In Danielle’s view, big corporations like Moody’s tend to rest on their laurels. Since they’re already doing well, it’s difficult for them to understand why rocking the boat is so important. Yet there’s so much happening out there in the startup ecosystem, and the world is constantly changing. As a matter of fact, if we don’t disrupt ourselves, we’ll be disrupted. Thus, she suggests planting the innovation seed, or the idea that if we don’t do something, we’re really at risk of disruption.

“You can’t just keep doing what you’ve always done and expect your business to grow the way it has been growing so far”.

Over time, this will foster a culture of innovation across the company. There’s a bit of a learning curve, and you might need some extra support. Speakers from outside Moody’s are often invited to the annual managing directors meeting or other flagship events to educate leaders about innovation and disruption. “When innovation takes hold, it can be very powerful, but you need to be patient”, wraps up Danielle.

4. Adopt the Crawl-Walk-Run Approach and Start Small

Companies are rarely able to “leapfrog” when it comes to adopting innovation mindsets. A crawl-walk-run approach is much more realistic: if you want to succeed in innovation, you must take it slow and learn how to crawl and walk before you run. Inspired by Martin Luther King Jr.’s words – “if you can’t fly, run, if you can’t run, walk, if you can’t walk, crawl, but whatever you do, you have to keep moving forward” – this approach has worked really well at Panera.

How do you put all this into practice? By starting small and framing any innovation project as an experiment. According to Billy and Danielle, it is more difficult to obtain support for a multimillion-dollar project than for a much smaller investment. Testing out new ideas on a small scale in sandbox environments can be an extremely effective strategy to build leaders’ confidence around innovation. Of course, this all depends on what the investment threshold is.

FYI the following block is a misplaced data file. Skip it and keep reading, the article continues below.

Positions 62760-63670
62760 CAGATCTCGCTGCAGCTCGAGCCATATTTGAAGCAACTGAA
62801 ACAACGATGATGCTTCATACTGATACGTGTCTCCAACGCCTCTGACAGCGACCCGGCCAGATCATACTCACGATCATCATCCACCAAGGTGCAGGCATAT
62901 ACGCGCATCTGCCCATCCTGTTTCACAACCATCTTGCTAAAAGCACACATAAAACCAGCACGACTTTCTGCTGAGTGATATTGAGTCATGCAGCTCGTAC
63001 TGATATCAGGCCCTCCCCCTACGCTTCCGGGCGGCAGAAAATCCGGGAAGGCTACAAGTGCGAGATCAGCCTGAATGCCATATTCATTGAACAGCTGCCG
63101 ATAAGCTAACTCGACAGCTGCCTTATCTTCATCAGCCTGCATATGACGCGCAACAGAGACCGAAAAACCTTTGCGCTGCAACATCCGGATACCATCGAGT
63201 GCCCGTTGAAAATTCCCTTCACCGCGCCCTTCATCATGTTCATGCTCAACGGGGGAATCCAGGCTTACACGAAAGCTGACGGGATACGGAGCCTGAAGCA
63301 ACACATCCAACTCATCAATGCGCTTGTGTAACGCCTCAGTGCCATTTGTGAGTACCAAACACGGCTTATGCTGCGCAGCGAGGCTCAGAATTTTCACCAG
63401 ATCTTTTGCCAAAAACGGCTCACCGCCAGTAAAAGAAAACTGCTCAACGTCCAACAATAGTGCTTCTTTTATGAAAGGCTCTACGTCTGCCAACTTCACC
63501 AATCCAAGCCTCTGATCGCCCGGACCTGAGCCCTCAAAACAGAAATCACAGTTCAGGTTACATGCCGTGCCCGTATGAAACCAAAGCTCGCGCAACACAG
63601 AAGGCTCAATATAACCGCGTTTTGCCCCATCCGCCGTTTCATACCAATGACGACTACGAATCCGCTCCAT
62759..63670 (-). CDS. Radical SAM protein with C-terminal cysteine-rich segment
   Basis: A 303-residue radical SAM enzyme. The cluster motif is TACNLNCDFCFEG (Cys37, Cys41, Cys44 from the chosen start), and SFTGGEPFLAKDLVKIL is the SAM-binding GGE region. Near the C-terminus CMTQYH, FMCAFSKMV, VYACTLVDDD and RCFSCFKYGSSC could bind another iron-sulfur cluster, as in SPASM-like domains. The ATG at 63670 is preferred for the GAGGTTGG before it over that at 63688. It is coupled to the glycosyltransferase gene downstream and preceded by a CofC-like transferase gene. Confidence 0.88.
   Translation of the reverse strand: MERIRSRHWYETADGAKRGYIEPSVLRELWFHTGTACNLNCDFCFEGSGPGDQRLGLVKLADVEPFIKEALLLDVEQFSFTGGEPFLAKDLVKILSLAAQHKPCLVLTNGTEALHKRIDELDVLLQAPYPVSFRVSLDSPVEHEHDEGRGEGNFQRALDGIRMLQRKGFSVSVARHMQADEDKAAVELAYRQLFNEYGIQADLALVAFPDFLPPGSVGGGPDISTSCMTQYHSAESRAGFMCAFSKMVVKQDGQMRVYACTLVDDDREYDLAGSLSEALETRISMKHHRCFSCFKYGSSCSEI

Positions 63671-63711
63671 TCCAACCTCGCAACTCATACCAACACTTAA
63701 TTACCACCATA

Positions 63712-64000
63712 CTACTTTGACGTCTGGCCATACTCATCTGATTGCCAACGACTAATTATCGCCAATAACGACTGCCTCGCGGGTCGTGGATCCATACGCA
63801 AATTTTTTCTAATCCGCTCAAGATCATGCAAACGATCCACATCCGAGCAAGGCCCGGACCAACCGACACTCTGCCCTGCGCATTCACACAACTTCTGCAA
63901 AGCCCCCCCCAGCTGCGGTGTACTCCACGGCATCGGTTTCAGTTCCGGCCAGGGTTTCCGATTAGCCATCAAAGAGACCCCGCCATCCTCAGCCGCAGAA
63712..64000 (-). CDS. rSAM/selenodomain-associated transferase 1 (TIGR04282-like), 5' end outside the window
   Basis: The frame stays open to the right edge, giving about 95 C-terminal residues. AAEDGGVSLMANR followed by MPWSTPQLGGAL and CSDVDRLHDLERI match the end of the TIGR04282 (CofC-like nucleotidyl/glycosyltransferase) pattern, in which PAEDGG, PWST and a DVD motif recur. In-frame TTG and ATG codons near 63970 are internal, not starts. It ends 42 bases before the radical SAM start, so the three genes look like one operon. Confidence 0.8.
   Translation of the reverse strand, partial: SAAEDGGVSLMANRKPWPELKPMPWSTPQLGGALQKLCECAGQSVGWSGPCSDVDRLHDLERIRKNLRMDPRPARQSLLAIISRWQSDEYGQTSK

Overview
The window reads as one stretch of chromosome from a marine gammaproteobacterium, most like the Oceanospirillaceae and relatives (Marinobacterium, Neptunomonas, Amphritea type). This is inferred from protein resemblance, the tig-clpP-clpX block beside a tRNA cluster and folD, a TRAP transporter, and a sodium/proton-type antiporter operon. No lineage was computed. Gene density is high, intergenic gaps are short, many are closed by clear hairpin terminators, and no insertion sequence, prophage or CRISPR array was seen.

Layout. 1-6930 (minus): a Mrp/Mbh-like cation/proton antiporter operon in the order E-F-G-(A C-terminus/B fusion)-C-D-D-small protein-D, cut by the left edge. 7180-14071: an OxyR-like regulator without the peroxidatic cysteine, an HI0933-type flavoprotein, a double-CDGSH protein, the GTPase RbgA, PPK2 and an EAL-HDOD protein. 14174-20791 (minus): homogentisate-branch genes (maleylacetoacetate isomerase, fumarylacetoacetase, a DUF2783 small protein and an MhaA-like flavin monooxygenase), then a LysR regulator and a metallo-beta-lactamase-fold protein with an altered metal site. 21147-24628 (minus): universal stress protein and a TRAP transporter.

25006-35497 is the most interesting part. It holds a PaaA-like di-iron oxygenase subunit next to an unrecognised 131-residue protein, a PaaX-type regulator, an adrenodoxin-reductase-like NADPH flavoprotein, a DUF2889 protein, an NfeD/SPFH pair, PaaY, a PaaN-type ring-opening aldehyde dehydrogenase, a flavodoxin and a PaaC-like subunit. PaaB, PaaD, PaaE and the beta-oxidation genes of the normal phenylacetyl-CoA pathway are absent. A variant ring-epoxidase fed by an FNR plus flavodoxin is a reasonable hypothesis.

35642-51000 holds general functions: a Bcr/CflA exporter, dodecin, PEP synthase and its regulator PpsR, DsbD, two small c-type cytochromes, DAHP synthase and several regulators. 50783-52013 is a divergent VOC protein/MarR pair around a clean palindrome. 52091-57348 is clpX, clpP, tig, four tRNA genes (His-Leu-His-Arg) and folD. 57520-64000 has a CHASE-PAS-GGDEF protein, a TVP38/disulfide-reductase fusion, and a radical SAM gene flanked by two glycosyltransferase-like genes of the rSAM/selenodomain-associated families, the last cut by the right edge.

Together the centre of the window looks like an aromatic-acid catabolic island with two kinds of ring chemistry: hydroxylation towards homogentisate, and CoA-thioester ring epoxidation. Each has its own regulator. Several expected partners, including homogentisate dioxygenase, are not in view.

5. Teach Leaders how to Measure Innovation Success

Danielle and Ellie have no doubts: financial metrics can’t be used to measure innovation success. Eventually, innovation will yield financial benefits, but it takes time. Thus, focusing on ROI and how much revenue you can generate in a few years will only set you up for failure.

“Let’s help our leaders shift their focus from making money right away to developing repeatable, scalable, and profitable businesses in the long run”.

At Moody's, they use activity-based metrics to measure innovation, including (but not limited to): number of discovery interviews, number of ideas considered, number of design testing sessions, number of design sprints completed, and number of early access clients. Again, innovators should teach and remind leaders how to measure the success of innovation.